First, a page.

It is peculiarly characteristic of Massachusetts, so generally...

Boston Transcript

It is peculiarly characteristic of Massachusetts, so generally derided as hard-fisted, unsentimental, and ultra-practical, that here spiritual and emotional ideas take strongest root. Not ideas and practices that connote spectacular demonstrations, but those that lie close to the fundamentals of life. This fact has led to the sneer at Boston and Massachusetts as the home and favorite haunt of fanatics, and such zealots are rather pleased to be so called. The anti-slavery propagandists delighted in the term. So did the spiritualists, and we have not known much resentment of it from the devotees of the cause whose Founder passed on Saturday night. Of all these causes, Christian Science has flourished most and most amazingly. And that growth has come in a period that we are used to calling especially commercialized, narrow, and sordid. Indeed, many persons regard its success as due almost wholly to a natural revulsion or at least reaction from this overmaterialistic public spirit. That may account for its growth, but it can hardly account for its origin, which was certainly due to the genius of one woman.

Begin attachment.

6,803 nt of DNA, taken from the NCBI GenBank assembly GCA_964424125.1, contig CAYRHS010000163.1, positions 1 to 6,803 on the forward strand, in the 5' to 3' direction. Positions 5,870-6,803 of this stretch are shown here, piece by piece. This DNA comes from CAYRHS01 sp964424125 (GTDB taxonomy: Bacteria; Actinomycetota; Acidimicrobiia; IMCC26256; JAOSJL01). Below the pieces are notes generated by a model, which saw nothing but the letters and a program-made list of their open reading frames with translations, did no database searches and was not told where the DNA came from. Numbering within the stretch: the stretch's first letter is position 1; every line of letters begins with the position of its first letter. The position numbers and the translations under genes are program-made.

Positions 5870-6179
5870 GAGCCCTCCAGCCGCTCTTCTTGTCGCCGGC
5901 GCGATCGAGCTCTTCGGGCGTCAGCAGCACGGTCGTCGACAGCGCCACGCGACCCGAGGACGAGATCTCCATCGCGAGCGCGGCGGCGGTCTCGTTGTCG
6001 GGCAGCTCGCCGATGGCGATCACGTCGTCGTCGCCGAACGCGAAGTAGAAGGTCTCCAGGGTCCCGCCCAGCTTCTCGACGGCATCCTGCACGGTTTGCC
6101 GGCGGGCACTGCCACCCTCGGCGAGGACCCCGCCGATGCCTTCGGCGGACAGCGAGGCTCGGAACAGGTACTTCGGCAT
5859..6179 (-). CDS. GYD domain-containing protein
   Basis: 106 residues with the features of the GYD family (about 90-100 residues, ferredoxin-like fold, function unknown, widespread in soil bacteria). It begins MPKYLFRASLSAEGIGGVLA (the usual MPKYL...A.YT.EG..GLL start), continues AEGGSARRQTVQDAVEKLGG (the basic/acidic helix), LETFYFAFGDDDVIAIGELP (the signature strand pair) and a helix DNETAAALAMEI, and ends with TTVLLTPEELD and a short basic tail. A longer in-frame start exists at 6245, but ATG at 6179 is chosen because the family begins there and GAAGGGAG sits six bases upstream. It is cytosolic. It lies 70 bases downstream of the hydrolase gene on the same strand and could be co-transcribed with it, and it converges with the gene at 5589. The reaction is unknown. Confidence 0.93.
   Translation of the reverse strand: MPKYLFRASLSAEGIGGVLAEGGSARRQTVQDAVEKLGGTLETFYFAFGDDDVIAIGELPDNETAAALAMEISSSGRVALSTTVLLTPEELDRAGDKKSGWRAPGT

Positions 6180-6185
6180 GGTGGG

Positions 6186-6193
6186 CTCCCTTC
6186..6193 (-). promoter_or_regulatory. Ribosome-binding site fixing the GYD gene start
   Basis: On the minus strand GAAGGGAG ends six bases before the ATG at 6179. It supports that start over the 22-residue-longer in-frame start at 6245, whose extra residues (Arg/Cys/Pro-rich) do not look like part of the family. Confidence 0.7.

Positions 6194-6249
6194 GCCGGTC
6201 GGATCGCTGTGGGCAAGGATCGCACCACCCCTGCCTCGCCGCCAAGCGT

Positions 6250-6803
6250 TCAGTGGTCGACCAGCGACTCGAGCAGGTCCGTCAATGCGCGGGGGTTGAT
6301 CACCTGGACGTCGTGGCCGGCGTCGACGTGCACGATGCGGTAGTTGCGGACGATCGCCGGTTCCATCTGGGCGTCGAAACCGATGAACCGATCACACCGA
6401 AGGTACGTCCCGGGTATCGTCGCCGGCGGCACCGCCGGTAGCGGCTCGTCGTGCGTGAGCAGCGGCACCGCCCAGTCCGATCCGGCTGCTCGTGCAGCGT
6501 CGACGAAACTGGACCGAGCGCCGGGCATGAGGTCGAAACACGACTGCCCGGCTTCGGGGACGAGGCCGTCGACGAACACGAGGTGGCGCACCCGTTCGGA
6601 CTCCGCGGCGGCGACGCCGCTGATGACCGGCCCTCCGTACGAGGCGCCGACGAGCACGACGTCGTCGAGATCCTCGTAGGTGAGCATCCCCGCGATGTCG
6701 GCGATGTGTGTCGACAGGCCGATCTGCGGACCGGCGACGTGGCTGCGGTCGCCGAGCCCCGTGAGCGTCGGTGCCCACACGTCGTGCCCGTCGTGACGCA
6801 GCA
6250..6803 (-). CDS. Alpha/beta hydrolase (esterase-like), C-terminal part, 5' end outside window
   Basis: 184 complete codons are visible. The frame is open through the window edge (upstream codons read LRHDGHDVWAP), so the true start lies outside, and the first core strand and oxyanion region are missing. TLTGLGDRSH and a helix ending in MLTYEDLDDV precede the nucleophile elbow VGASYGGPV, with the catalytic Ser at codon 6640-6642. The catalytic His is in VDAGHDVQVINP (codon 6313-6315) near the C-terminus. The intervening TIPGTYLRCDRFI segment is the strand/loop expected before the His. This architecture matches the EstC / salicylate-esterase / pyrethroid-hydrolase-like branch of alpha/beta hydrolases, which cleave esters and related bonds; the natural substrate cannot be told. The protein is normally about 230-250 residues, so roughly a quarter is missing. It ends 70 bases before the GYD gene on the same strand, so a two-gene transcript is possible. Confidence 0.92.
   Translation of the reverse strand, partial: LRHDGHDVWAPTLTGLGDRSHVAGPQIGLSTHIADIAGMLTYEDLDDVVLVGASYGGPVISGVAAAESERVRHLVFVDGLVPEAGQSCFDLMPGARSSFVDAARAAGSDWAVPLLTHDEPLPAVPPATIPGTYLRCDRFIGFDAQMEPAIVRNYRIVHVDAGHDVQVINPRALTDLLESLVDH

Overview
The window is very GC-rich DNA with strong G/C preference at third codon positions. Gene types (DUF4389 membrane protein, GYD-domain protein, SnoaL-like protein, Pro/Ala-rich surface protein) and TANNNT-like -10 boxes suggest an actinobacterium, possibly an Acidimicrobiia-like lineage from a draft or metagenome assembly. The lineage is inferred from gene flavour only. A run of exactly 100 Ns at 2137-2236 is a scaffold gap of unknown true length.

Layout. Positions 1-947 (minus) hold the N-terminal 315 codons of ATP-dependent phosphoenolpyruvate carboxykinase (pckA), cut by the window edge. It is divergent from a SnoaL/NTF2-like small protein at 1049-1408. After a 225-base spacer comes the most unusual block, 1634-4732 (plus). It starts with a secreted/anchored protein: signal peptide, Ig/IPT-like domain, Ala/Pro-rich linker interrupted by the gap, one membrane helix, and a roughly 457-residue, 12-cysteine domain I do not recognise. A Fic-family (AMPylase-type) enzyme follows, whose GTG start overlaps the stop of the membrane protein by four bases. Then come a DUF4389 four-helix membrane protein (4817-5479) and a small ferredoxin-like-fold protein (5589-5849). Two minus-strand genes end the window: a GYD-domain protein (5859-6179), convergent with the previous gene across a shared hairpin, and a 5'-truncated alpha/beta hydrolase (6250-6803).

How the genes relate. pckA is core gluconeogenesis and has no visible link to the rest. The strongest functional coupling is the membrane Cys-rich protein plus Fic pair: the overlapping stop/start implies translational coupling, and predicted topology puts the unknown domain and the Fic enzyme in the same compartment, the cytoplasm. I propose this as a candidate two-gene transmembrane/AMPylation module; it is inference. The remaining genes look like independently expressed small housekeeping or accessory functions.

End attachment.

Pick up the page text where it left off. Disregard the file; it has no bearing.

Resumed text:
What a rise and growth it has had! It is the only world religion, so far as we can now remember, that had its rise in an English-speaking country, and is the only new one that has been created for centuries. Wonderful spiritual forces must have been set at work to accomplish this marvelous result. Somewhere in it must be germs of truth. Otherwise its story would be utterly inexplicable. No other recent cause has had such tremendous territorial extent, either in this country or in the world. All these things must be conceded by those to whom Christian Science is utterly enigmatical or anathema. These cannot understand the theory of its application, but they must admit the beneficent results that often come from this treatment and they recognize the satisfaction which Mrs. Eddy had a right to feel over the triumph of her cause. Few founders of a religion have been so rewarded in beholding the tangible success of their labors. Most of these founders died in ignominy and defeat.

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